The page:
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Personal financial literacy is the first step towards developing true financial security and realizing a dream of quitting a job or having a comfortable retirement. I received an MBA in accounting and now I use my knowledge to help others. People and businesses have a lot of difficulty managing cash flow. Most people don't have visibility into the interest that they are paying. Even though they enacted a law that requires financial institutions to disclose more about interest on credit cards, most consumers don't have a full grasp of the true magnitude of interest, especially on longer term loans like mortgages and some car loans.

The only two forms of robbery that are worse than interest on loans are armed robbery and rent payments. In the former, you are losing something you have and get nothing in return. In the latter, you are basically throwing cash away every month.

Smart financial people never pay more interest than they have to, and they tend to engage in good financial habits like keeping balances low and paying off loans well before their due date. Why? It's how interest works. In most cases, you are charged interest on the unpaid portion of the principal (the amount that you originally borrowed). Each month a portion of your minimum payment goes towards interest and a portion goes towards principal. What no one ever tells you is how much goes each way. Creditors don't want you to know, because if the average American (or anyone in any other country) understood this there would be a very violent revolution against both the creditors (banks, credit unions, mortgage companies, etc) and the government (for letting it happen).

You typically have to pursue a finance or accounting degree in college to learn how to calculate interest on a loan.  I received an MBA specializing in accounting and dealt extensively with loan calculations, and I'm mortified on a daily basis at how much people pay in interest on a 4% home loan (typically over 30 years) or a 6% student loan (typically over 10 years) . Auto loans are also very expensive (typically 5-10 years to pay off). What about "no interest" loans? This is the worst kind of loan because the interest is included in the principal, so there is no way to save money by paying it off early.

The idea behind most loans is that the interest accrues at specific intervals (typically daily, monthly, quarterly, or annually) and is a function of the interest rate and the unpaid principal amount. Most loan disclosure documents give the interest rate in annual terms, so when you receive a 4% mortgage, you will pay roughly 4% of the principal in interest payments over the course of a year, and these interest payments will be calculated (compounded) according to the loan agreement. To initially calculate a loan payment, you need access to a present value calculator to avoid doing a lengthy manual calculation. Every present value calculator has 3 main inputs and an output consisting of the following:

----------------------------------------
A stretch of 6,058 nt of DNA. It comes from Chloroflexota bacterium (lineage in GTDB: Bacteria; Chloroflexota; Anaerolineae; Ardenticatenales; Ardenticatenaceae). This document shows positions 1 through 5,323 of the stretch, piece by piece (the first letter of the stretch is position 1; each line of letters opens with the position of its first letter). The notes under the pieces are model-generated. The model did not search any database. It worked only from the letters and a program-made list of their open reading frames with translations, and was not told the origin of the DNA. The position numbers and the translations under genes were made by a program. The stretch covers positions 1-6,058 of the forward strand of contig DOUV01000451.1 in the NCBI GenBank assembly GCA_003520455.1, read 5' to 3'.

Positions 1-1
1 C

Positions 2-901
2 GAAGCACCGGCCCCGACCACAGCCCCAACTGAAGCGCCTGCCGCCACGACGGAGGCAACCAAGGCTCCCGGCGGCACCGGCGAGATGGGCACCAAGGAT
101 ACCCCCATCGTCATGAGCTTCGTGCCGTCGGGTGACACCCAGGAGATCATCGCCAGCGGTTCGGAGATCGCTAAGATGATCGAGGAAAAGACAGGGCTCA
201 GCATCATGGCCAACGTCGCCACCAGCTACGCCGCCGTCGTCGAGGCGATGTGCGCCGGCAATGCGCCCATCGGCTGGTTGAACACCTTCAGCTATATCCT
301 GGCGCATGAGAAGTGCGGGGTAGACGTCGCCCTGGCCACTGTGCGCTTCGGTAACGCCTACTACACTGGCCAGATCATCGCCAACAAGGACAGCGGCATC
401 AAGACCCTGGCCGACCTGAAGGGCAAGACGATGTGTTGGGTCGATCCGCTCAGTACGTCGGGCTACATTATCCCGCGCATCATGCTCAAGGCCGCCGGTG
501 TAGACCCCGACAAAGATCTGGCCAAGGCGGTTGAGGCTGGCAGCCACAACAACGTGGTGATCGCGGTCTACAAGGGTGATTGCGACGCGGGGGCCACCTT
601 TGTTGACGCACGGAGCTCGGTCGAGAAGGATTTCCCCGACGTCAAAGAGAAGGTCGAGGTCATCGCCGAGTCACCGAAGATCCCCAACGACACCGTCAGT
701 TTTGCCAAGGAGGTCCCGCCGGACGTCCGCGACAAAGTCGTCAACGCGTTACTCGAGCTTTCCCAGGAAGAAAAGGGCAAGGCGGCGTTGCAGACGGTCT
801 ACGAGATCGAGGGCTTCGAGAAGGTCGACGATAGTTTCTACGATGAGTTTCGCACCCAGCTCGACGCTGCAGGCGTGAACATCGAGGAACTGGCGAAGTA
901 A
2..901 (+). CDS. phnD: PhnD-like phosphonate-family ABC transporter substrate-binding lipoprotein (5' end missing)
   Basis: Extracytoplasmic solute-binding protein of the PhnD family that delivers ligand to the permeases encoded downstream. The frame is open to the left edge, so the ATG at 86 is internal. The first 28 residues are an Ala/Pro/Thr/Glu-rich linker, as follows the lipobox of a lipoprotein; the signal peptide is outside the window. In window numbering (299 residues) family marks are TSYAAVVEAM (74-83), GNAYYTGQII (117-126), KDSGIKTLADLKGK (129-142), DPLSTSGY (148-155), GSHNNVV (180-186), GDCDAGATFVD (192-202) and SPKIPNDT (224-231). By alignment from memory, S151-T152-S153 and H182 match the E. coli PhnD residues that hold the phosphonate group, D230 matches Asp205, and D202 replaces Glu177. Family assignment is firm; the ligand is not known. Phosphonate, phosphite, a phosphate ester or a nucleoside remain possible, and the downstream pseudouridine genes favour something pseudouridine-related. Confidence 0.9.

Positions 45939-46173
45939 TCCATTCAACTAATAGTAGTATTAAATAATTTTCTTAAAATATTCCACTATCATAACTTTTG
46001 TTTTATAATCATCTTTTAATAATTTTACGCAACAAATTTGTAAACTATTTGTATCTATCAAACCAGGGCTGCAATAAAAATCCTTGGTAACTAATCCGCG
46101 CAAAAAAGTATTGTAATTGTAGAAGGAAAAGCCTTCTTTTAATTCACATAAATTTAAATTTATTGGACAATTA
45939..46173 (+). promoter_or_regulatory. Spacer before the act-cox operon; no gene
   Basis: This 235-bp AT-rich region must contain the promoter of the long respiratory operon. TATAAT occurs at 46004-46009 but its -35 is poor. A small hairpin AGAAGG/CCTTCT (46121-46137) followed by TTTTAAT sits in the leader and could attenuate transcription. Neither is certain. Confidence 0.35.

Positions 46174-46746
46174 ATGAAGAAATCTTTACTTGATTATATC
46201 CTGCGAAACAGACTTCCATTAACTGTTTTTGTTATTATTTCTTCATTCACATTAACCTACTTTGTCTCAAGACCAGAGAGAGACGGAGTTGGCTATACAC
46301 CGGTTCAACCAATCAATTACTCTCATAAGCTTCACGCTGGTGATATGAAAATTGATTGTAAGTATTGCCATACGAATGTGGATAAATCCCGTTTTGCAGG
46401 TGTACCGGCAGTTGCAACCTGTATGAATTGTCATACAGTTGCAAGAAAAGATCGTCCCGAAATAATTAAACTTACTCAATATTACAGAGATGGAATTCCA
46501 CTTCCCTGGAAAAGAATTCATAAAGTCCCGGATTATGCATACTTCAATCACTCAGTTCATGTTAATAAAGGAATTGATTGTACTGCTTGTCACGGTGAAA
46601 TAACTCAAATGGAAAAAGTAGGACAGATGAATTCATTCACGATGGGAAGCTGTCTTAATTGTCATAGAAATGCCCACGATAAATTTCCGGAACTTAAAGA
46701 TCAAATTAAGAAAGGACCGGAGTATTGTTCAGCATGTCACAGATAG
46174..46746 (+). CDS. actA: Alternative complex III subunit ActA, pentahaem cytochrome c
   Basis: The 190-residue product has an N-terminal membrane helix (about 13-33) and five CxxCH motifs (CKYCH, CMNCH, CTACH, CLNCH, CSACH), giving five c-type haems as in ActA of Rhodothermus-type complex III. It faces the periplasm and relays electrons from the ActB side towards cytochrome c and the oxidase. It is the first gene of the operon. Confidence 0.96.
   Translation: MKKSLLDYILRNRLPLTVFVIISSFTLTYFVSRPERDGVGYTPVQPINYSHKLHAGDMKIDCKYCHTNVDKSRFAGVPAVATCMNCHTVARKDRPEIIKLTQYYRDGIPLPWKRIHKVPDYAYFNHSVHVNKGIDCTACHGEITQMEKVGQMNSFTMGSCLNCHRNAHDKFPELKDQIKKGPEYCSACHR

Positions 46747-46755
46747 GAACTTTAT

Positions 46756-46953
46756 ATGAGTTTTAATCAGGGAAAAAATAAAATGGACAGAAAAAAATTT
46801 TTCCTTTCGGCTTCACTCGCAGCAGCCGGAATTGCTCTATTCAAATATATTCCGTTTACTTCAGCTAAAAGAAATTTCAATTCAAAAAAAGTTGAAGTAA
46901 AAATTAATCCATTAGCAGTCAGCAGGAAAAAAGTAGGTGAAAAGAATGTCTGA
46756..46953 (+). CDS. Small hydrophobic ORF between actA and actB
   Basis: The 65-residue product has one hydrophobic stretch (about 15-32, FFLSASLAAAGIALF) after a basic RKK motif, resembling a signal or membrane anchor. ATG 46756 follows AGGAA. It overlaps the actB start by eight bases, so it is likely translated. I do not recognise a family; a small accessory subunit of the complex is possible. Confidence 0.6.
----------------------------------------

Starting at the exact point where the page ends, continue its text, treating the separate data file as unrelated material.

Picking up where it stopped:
• PV -  Present Value (the amount you are borrowing)
  • INT - Interest Rate
  • N - Number of Periods to compound interest rate
  • FV - Future Value (Value at the end of the period)
  • PMT - The payment paid or received
By convention, PV and FV are positive if you are receiving cash and are negative if you are giving cash. If you have any 3 of these, you can calculate the 4th with a present value calculator. Back in college, it would have been normal to use a TI BAII+ or an HP 12C, but with any computer running Microsoft Excel or OpenOffice.org Calc, the functions of a financial calculator are built in. I will build the demonstration spreadsheet with Microsoft Excel.

I typically need to answer the question of "If I buy this house, how much will my mortgage payment be?" In this case, we have to determine a payment given a present value, interest rate, and future value (which is 0).

To calculate a payment, we use the PMT(I,N,PV,FV) function. Most mortgages are compounded monthly, so we would need to divide the annual rate by 12. For a 30 year mortgage, the number of periods is 360, for a 15 year mortgage, the number of periods is 180. A couple of examples follow:


30 year mortgage, compounded monthly, interest rate of 6% annually and borrowing an amount of 200,000:

=pmt(.06/12,360,200000,0) = -$1199.10


15 year mortgage borrowing $500,000 at 7%

=pmt(.07/12,180,500000,0) = -$4494.14


Simple enough, now how do we determine the total amount of interest paid? Inititally, almost the entire loan payment is interest, and over time the balance shifts and the loan payment becomes more principal than interest. The below example shows how a $100,000 loan at 5% breaks down over the lifetime of the loan.





In order to calculate this, we take the values that we specified above for INT, PV, FV, N, and PMT and build a loan amortization schedule. This example will show the first few periods of a $100,000 loan at 5%.


Period Beginning Amount [BA] Payment [PMT] Interest Payment [IP]